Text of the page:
Why the Latin Mass? #7: Reverence

(This is the seventh and final in a series of posts called Why the Latin Mass? I’ve been asked by several people why I like the Traditional Latin Mass—why people will drive a hundred miles to get to one, or spend a lot of time and money bringing it to their area. I’m trying to answer that from my perspective in this series.)

When people talk about why they like the Latin Mass, lots of reasons come up: organ music, no one wearing shorts or tank tops, the beauty of the language, etc. But one word comes up more than all the others combined: reverence. We seem to be starved for a sense of reverence, a feeling that we’re in God’s Presence with a capital P, not hanging out with our buddy Jesus. The dictionary says reverence means “a feeling of profound awe and respect and often love,” which sums it up pretty well. That’s the feeling I think we get from the Latin Mass, that was hard to feel at Ordinary Masses.

Compare these two scenarios:

The Sign of Peace just ended, so the meditative, prayerful state you attained during the Eucharistic Prayer was broken while you shook hands with the people around you and smiled and waved to some friends across the way. Now you’re in line for Communion, trying to get that solemn feeling back and not be distracted by reading the words on the back of the T-shirt the guy in front of you is wearing. When you reach the front, one of your neighbors says “Body of Christ” and drops the Eucharist in your hand. You quickly mumble “Amen,” step to the side, and get the host in your mouth all in one move, because the people behind you are waiting. Next up, you either take the wine or weave around the people who are waiting for it, and get back to your pew. Now you can finally meditate on the Sacrament you received, while singing “On Eagles’ Wings” or an older song that has had the wording changed to be politically correct.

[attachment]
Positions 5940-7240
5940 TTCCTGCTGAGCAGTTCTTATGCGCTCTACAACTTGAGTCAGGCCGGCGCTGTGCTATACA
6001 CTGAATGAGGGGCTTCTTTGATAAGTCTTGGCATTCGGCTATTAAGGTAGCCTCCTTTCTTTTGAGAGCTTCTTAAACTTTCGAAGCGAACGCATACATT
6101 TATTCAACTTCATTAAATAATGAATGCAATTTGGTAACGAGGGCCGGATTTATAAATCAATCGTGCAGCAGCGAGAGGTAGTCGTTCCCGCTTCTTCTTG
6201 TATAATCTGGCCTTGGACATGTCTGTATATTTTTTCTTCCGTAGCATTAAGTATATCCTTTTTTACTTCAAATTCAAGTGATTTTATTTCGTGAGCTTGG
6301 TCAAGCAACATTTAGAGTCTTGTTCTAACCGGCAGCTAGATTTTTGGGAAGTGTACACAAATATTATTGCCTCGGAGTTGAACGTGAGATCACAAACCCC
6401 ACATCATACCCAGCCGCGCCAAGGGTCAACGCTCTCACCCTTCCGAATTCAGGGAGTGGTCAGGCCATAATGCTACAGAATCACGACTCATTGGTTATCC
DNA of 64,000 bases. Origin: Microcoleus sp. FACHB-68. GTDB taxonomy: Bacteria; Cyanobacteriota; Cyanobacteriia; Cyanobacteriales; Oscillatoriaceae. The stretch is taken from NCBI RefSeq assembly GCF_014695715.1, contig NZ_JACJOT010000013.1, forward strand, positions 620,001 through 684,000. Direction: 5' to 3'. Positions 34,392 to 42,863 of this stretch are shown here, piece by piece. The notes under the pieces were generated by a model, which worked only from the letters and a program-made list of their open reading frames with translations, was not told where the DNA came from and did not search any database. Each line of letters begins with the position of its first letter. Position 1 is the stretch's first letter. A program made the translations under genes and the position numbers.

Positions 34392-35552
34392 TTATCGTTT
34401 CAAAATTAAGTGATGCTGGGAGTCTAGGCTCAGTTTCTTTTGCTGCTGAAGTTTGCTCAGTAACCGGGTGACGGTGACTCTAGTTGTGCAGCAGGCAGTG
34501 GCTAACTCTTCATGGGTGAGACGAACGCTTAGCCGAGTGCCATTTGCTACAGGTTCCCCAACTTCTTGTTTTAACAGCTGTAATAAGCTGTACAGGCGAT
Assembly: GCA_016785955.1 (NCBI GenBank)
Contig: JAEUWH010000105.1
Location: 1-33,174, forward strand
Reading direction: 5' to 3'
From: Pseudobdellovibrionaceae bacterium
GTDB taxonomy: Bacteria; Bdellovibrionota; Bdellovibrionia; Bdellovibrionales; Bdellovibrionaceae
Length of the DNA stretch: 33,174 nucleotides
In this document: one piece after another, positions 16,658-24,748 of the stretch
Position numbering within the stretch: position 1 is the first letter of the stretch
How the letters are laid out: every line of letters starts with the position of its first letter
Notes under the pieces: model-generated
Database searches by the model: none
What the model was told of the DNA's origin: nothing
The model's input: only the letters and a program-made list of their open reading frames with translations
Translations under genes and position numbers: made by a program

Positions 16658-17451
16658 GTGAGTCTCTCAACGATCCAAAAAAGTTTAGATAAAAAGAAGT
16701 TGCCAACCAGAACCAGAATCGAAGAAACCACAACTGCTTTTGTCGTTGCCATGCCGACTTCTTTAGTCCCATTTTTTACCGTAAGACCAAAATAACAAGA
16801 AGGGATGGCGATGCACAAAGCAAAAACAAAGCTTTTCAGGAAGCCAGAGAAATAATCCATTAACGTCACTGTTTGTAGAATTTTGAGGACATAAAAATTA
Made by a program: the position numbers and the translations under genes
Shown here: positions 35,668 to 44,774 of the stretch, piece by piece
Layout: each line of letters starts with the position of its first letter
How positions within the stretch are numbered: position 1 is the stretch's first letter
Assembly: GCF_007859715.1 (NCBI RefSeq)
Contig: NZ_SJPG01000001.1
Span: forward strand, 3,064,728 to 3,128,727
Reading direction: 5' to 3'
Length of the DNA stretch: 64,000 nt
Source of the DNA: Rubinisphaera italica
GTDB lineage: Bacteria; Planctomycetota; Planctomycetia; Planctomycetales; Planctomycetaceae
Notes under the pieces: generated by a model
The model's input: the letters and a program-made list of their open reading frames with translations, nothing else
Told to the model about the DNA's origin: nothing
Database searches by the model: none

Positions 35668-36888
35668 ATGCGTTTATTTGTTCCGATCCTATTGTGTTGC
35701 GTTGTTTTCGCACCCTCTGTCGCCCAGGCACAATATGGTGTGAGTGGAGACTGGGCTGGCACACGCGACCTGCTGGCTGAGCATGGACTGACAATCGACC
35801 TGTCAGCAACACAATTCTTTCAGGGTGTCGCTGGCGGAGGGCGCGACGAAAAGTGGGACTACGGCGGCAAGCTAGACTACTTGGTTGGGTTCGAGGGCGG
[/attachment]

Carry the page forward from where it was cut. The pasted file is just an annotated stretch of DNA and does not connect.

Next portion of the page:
The Canon—several minutes of silence, broken only by the sound of bells as the priest consecrated the Eucharist—has ended. After a few more prayers of preparation, you go forward and kneel down at the Communion rail and slip your hands under the cloth there. The priest comes over to you, holds up the Eucharist, and says, “Corpus Domini nostri Jesu Christi custodiat animam tuam in vitam aeternam. Amen,” which your missal tells you means, “The Body of our Lord Jesus Christ preserve thy soul unto life everlasting.” He places the host on your tongue. A server holds the paten (a metal plate with a handle) below your chin and the priest’s hands, to catch the host in case it falls. If he misses it, which is unlikely, it will land on the cloth that is over your hands. After receiving, you mediate on the Sacrament for a moment while the priest finishes with the rest of the people who are kneeling with you. Then you return to your pew to meditate in silence (Low Mass) or while the choir sings a hymn (High Mass).